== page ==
Back in the architecture studio, there’s much talk about humanizing the building proposal, adding dogs to the digital layout of expensive apartments so that they don’t look quite as cold. In all this, Soares privileges master shots, allowing the corporate crowd to fill the frame. Actors like Isac Graça and Cláudia Jardim catch one’s eye through looks and sheer screen presence, but a sense of systemic rot persists in the images, so impersonally presented and performed. One saturnine figure stands out for his charged silences and flickers of what could be doubt flashing across his face. He’s the project’s architect, Adriano, played by João Villas-Boas, and it’s within his internal storm that Soares finds his most cutting indictment against gentrification. Though, it might not manifest as one would expect.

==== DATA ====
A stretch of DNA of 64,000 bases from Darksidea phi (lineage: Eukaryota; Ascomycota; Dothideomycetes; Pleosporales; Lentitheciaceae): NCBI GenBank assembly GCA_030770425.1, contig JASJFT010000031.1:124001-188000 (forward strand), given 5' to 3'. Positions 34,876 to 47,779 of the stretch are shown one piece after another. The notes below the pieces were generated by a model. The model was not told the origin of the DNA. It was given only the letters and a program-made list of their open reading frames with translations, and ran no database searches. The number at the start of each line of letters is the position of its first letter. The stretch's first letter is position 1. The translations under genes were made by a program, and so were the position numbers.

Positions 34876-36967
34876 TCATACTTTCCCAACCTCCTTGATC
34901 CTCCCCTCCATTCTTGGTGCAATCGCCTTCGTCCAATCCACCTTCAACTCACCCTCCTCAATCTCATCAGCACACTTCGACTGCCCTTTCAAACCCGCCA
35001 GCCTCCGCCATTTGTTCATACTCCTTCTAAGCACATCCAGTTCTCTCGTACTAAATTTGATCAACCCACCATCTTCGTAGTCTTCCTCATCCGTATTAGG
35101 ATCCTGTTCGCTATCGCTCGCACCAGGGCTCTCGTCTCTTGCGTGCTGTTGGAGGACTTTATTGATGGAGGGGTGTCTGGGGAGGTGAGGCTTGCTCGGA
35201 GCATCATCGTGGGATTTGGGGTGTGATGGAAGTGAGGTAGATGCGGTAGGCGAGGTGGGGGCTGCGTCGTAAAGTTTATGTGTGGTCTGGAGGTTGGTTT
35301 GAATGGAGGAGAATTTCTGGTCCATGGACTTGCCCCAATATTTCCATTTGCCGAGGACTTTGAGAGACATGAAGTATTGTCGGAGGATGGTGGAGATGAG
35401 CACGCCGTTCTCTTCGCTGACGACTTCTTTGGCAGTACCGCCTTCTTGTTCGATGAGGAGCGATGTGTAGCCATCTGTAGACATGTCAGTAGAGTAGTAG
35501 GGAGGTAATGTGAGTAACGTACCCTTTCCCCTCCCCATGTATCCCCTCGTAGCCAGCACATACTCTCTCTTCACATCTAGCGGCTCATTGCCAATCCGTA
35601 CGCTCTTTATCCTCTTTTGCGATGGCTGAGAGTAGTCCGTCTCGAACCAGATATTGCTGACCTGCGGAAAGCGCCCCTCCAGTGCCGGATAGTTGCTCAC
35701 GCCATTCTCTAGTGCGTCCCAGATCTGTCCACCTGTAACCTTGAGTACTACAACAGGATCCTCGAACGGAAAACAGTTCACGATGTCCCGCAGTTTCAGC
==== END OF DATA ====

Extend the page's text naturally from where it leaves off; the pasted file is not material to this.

Done with business for the day, Bad for a Moment follows its gaggle of gentrifiers to a team-building exercise whose symbolic weight is so significant as to capsize the entire picture. As they leave the office and go into the neighborhood they plan to re-do, the characters find themselves at an outdoor rage room. In other words, it’s a parking lot full of vehicles, ready to be smashed to pieces for the right price. Rather than going along with the playfulness, Soares homes in on the exercise’s perversity, contemplating the wanton destruction and implicitly comparing it to what the developers are doing with the city. In fact, just as the bourgeois folk are breaking through windshields in wild abandon, so does a group of kids attack their fancy cars. Mostly, they focus on Adriano’s shiny new Tesla.